“Coping for me has been routine-based, and that is making sure I do the things that are in my day that are really foundationally making me feel joyful,” says a survivor of an advanced-stage cancer on how to cope with “scanxiety.”
The waiting period between scans and cancer checkups may be extremely stressful for cancer survivors. Nina Luker, a stage 4 diffuse large B-cell lymphoma survivor, knows this firsthand, but has a morning routine that helps her cope with the dreaded “scanxiety.”
Luker, who is a CURE® Ambassador, has finished treatment for her lymphoma, but on her last scan, clinicians noticed a small site of activity in her left abdomen. Since the area is difficult to biopsy, Luker now must wait a few months to undergo another PET scan and determine if what the doctors saw is indeed cancer.
While Luker admits that she has been struggling a bit more recently, starting her day with coffee, mindfulness and physical activity helps her begin “on a slate that isn’t anxiety-inducing.”
Coping for me has been routine-based, and that is making sure I do the things that are in my day that are really foundationally making me feel joyful. Typically, they are in the morning where I wake up, I have a cup of coffee, I sit and have some kind of silence or mindfulness. I have some form of activity and then almost after those things happen, I can start my day on a slate that isn't anxiety-inducing.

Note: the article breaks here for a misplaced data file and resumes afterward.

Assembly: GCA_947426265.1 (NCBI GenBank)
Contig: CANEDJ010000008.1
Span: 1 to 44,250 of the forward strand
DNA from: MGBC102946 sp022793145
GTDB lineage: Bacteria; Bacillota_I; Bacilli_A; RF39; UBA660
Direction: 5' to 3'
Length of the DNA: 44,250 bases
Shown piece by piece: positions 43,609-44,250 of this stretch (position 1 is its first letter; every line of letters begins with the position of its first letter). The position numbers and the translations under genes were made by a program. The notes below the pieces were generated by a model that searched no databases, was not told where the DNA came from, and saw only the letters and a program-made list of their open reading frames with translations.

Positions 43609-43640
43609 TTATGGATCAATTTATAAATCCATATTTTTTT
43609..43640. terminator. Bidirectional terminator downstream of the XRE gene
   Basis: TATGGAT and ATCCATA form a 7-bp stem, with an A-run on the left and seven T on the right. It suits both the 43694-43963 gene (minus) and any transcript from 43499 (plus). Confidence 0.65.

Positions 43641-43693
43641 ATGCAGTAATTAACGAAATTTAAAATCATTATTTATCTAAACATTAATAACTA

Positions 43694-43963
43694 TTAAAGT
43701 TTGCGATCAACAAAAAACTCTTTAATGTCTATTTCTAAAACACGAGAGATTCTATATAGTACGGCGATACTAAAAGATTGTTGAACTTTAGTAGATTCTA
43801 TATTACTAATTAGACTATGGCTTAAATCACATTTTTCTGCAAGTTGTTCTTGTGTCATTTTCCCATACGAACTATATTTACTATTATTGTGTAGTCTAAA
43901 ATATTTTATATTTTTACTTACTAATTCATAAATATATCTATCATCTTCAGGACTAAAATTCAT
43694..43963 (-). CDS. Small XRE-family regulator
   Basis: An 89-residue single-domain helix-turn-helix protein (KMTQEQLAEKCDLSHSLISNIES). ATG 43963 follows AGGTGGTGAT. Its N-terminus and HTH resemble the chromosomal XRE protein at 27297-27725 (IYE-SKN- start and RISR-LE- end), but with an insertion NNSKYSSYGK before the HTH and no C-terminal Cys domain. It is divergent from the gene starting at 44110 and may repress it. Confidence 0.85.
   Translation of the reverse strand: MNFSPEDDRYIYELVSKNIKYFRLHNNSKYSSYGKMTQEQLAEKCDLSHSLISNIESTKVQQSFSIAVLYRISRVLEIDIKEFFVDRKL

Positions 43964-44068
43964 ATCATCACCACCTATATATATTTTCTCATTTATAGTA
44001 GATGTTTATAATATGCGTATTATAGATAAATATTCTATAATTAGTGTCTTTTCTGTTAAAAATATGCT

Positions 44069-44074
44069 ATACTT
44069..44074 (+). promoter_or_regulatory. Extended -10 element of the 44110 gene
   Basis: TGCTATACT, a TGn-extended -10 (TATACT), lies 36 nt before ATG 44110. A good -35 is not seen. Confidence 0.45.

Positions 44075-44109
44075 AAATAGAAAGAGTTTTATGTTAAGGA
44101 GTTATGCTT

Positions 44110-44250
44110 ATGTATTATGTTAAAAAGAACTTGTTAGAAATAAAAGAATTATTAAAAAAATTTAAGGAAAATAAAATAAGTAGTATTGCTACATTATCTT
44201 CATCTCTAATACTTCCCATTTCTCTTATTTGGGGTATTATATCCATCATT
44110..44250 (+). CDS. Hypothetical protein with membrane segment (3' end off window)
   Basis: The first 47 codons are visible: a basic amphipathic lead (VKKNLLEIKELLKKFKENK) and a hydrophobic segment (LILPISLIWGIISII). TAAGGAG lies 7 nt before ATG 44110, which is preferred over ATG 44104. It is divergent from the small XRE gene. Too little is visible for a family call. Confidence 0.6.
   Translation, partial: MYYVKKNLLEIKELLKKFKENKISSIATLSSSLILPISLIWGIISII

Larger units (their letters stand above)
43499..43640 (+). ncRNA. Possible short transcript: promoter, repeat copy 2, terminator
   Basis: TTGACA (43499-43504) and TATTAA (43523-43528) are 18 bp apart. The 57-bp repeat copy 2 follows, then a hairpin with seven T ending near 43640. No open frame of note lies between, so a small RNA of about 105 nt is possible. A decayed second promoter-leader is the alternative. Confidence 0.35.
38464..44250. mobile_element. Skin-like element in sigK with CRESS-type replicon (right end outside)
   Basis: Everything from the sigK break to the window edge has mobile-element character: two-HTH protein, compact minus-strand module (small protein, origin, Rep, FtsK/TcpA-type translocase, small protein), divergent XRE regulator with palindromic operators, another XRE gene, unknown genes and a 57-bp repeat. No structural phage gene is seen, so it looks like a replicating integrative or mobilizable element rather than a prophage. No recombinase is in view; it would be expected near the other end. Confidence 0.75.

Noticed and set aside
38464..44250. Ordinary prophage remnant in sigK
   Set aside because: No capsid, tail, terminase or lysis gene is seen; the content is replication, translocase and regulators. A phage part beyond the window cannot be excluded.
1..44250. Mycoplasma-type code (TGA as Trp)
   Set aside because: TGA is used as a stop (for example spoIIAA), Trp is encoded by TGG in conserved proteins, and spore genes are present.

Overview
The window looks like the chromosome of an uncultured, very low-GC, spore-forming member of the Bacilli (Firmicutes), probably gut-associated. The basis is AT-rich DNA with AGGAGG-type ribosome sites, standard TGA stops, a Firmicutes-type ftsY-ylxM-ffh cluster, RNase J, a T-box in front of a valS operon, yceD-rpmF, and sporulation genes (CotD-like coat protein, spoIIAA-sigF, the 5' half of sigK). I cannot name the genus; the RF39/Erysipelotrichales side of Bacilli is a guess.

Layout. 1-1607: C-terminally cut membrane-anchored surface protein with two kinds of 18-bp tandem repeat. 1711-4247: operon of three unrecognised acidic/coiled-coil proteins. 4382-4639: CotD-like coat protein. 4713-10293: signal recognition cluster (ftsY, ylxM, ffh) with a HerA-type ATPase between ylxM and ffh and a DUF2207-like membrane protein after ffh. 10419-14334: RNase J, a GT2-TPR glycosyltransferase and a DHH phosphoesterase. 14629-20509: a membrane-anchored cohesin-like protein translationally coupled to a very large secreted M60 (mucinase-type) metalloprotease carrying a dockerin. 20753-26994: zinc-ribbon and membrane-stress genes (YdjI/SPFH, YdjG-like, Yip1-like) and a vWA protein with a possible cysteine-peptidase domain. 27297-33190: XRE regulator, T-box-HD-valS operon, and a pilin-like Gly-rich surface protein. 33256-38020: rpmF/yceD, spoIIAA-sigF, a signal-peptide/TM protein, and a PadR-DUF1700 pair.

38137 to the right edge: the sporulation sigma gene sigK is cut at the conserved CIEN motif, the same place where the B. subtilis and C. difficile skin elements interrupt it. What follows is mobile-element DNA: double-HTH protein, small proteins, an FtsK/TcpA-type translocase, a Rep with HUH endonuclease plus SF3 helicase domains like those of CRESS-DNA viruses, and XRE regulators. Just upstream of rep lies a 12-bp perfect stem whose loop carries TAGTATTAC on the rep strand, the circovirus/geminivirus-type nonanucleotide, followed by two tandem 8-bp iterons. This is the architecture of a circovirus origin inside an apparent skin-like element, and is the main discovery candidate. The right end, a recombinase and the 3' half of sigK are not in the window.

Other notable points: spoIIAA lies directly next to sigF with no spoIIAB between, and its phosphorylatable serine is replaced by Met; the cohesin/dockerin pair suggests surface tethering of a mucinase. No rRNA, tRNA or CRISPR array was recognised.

I've found when I don't practice a routine, I can fall into those rhythms of rabbit holes. But, those are my coping mechanisms. Honestly, I have to admit it's been way more difficult, and I have been struggling a lot more than I even was when I was diagnosed because I know what could happen. I know the journey that I might face and that is so scary.
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